Sergey Nikolaevich Nikolaev (September 27, 1961 – October 20, 2007, 46 years old) was an IM and coach. He abandoned his chess career in the late 1980s to became a successful businessman though he did maintain his interest in chess and continued to attend chess events in Moscow.
He was originally from the Sakha Republic (aka Yakutia Republic, it is a republic in far northeastern Russia, in northeastern Siberia). The Sakha Republic is huge with a population of about about a million with a climate and terrain that can only be described as “harsh.” It has the lowest lifespan in Russia and unemployment and alcoholism are common. As a point of interest, Yakutsk has the lowest winter temperatures for any city with temperatures reaching as low aa 30 degrees below zero (F) and a record low of almost 84 below! It is the biggest city built on continuous permafrost and most houses there are built on concrete piles.
In the Soviet Era (1917 to 1991) discrimination against the native population was common. There were restaurants in the capital of Yakutsk that didn't allow native Yakuts in. In Yakutsk anyone speaking the native language was often looked down on and told to speak a civilized language which Nikolaev did. In fact, he did not speak Yakut; at home they always spoke only Russian.
Even though he was the youngest of five brothers, from childhood he managed the family budget and learned the value of money as he calculated everything down to the last kopeck. Speaking of chess players when he got older, he said some of them stay babies until they retire, but he was already an old man by the age of seven.
His father and brothers all played chess. When the chess magazine “64” arrived there was always a fight over it and as the youngest, Nikolaev always was the last to see it. He studied in a group and at 12 he reached the first category. By the time he graduated and went to study in Leningrad he was a Candidate Master. He played in a lot of tournaments, but wasn't a fanatic because, as he said, he got very tired from working so hard at it.
After graduating from the commerce institute he returned home and became deputy head of a department in the republic's Ministry of Trade. He continued playing and soon obtained the Master title and in 1984 won the national Spartak championship, a strong master tournament. He was champion of the republic three times. The republic's team, for which he always played top board, placed highly in Russian events.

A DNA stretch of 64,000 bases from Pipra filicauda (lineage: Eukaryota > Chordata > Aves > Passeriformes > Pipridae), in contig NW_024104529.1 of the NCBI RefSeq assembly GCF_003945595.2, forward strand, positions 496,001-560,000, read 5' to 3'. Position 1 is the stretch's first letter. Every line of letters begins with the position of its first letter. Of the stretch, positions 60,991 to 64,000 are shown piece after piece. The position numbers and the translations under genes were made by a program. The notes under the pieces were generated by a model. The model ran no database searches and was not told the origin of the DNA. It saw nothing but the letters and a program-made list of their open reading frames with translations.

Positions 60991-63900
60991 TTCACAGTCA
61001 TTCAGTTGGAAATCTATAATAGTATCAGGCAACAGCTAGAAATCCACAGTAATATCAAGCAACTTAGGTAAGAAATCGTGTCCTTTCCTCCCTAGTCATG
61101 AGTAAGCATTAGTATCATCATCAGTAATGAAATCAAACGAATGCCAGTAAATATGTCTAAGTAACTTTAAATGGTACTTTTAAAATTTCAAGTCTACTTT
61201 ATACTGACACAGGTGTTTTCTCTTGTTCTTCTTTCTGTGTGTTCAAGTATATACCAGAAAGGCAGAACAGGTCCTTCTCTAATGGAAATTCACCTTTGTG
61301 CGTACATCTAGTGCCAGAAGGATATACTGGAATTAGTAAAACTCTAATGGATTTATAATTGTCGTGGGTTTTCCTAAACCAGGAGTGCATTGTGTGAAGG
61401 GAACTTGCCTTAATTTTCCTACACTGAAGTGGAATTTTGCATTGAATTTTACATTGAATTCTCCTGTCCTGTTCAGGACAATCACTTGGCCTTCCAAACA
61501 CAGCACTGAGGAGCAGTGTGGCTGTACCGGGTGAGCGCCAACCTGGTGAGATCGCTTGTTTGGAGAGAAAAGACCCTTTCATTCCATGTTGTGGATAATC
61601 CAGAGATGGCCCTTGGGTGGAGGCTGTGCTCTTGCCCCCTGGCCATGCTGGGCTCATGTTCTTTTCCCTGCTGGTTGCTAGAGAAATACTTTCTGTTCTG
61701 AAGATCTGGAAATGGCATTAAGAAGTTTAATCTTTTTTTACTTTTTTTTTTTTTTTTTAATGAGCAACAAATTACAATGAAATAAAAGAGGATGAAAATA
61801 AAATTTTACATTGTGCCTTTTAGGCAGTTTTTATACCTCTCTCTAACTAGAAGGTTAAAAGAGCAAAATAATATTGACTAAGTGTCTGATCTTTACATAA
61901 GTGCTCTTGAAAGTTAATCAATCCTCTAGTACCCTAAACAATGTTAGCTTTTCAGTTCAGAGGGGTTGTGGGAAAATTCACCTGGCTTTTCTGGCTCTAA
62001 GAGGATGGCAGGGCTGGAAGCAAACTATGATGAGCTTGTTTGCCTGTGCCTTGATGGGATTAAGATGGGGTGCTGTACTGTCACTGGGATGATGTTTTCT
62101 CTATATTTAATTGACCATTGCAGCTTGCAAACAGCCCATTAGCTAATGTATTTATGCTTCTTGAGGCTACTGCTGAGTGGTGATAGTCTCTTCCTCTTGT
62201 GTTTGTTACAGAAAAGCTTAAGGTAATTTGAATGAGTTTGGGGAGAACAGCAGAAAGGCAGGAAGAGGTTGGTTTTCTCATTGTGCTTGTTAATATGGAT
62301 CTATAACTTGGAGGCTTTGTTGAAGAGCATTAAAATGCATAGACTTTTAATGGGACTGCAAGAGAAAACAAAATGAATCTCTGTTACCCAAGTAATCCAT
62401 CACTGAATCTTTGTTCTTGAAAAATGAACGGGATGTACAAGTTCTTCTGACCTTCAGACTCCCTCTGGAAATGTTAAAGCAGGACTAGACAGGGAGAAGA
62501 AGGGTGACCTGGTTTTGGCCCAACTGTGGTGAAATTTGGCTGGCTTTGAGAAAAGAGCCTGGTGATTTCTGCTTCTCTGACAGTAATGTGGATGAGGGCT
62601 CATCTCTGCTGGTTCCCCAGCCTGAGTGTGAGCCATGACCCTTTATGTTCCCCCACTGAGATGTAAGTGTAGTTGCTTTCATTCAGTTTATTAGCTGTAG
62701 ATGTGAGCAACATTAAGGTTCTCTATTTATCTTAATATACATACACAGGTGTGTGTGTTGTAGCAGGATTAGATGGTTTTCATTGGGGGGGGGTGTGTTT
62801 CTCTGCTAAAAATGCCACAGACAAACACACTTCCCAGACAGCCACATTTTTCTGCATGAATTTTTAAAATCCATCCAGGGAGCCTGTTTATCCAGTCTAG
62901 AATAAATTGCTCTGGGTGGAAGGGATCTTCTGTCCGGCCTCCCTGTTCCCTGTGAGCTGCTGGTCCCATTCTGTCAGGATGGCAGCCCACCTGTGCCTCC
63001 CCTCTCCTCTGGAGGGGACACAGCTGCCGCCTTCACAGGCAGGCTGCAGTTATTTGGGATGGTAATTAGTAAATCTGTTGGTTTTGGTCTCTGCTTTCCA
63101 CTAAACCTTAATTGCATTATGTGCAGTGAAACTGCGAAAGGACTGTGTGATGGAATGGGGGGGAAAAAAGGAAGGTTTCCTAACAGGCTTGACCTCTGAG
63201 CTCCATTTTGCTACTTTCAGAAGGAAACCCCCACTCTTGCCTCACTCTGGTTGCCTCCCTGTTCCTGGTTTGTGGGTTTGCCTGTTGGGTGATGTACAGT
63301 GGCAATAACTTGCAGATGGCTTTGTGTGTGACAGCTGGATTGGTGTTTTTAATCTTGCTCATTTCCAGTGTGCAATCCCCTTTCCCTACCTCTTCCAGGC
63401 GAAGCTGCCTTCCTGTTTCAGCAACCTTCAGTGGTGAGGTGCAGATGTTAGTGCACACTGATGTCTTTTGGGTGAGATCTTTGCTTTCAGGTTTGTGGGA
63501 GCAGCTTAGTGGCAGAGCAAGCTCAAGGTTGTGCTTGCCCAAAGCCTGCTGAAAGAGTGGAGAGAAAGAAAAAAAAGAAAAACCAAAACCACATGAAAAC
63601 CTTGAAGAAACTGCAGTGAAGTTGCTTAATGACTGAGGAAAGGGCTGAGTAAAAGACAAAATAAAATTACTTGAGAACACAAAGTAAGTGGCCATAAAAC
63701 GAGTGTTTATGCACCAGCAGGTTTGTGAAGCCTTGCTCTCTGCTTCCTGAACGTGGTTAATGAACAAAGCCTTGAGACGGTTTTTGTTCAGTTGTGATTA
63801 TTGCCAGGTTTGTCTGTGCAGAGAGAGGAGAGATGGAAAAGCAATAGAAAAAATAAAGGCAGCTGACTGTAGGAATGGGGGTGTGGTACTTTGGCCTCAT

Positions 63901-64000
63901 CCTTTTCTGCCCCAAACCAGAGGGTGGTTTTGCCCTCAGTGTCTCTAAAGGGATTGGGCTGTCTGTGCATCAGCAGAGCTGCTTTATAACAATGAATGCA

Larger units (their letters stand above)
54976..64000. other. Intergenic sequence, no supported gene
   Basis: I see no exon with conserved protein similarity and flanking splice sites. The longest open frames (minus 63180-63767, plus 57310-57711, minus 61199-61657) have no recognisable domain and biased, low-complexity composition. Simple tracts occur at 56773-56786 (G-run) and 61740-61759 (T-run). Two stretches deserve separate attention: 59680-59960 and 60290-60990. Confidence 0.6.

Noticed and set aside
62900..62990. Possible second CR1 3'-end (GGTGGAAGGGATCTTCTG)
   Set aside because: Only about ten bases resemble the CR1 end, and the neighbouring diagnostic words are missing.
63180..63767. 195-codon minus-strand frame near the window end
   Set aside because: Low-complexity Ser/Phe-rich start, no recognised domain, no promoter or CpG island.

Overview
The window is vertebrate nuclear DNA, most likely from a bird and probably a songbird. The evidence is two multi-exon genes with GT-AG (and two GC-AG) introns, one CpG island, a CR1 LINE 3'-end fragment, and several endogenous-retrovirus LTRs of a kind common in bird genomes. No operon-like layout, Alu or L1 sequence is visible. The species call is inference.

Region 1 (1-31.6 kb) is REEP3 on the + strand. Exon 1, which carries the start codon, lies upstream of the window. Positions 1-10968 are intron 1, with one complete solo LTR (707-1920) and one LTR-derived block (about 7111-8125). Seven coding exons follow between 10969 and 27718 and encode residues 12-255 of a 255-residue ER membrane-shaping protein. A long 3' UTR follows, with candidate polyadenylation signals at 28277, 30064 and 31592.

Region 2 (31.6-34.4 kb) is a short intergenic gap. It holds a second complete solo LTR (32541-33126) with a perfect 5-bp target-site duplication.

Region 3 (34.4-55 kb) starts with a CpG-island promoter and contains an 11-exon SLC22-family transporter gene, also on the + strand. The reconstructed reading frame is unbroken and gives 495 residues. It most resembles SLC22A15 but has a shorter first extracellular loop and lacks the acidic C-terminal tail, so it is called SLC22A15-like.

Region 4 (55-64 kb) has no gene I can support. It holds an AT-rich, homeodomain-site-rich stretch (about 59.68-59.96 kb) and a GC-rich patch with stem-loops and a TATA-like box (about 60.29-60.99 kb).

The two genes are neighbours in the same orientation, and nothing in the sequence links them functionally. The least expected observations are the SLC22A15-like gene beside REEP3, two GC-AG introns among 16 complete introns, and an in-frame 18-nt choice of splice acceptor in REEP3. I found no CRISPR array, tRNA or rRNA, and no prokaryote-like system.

When Perestroika began emerging and opportunities to travel outside the country appeared, Nikolaev was one of the first people to start playing in foreign opens. In Harkany, Hungary, he won a tournament and became an IM. His play was erratic...he could beat GM, but still finish with a minus score. His style was tricky and tactical and earned him the nickname “Cunning Nikolasha.”
Chess wasn't his only interest and he often told his colleagues things that to them seemed strange and far-fetched. He would tell masters from some remote Russian town that soon everything would disappear from the shops and they should buy potatoes and flour. He would also remind them that they should not worry about ratings, but rather the future of their children because things were going to change for the worse. Life wasn't going to just get more expensive, it was going to get MUCH more expensive. It was his belief that only those who played at the very highest level could live off chess. He often spoke about what seemed like odd stuff like getting an apartment, how to get a permit to live in Moscow, how to meet influential people. Everybody thought he was talking nonsense.
When he got the opportunity, he organized a tournament in Podolsk, near Moscow. That was in late 1990 and the Soviet Union was entering the last months of its existence and everything was in short supply, but at Nikolaev's tournament there was tea and coffee and pastries for all. Even toilet paper was supplied!
He tried to combine playing with directing duties, but it was a bad idea and his results were poor, but the tournament was a success and he decided to continue organizing.
As a result, he developed a chess program in the republic that attracted Masters and GMs. He also wanted to put chess on television. It didn't work out and he realized that if he stayed in chess, he'd always be dependent on sponsors, high-ranking officials and circumstances beyond his control. He also realized that having passed 30, he couldn't make it as a professional player and the smartest thing to do was leave the game. He did read chess magazines but completely gave up playing chess and didn't even own a chess set.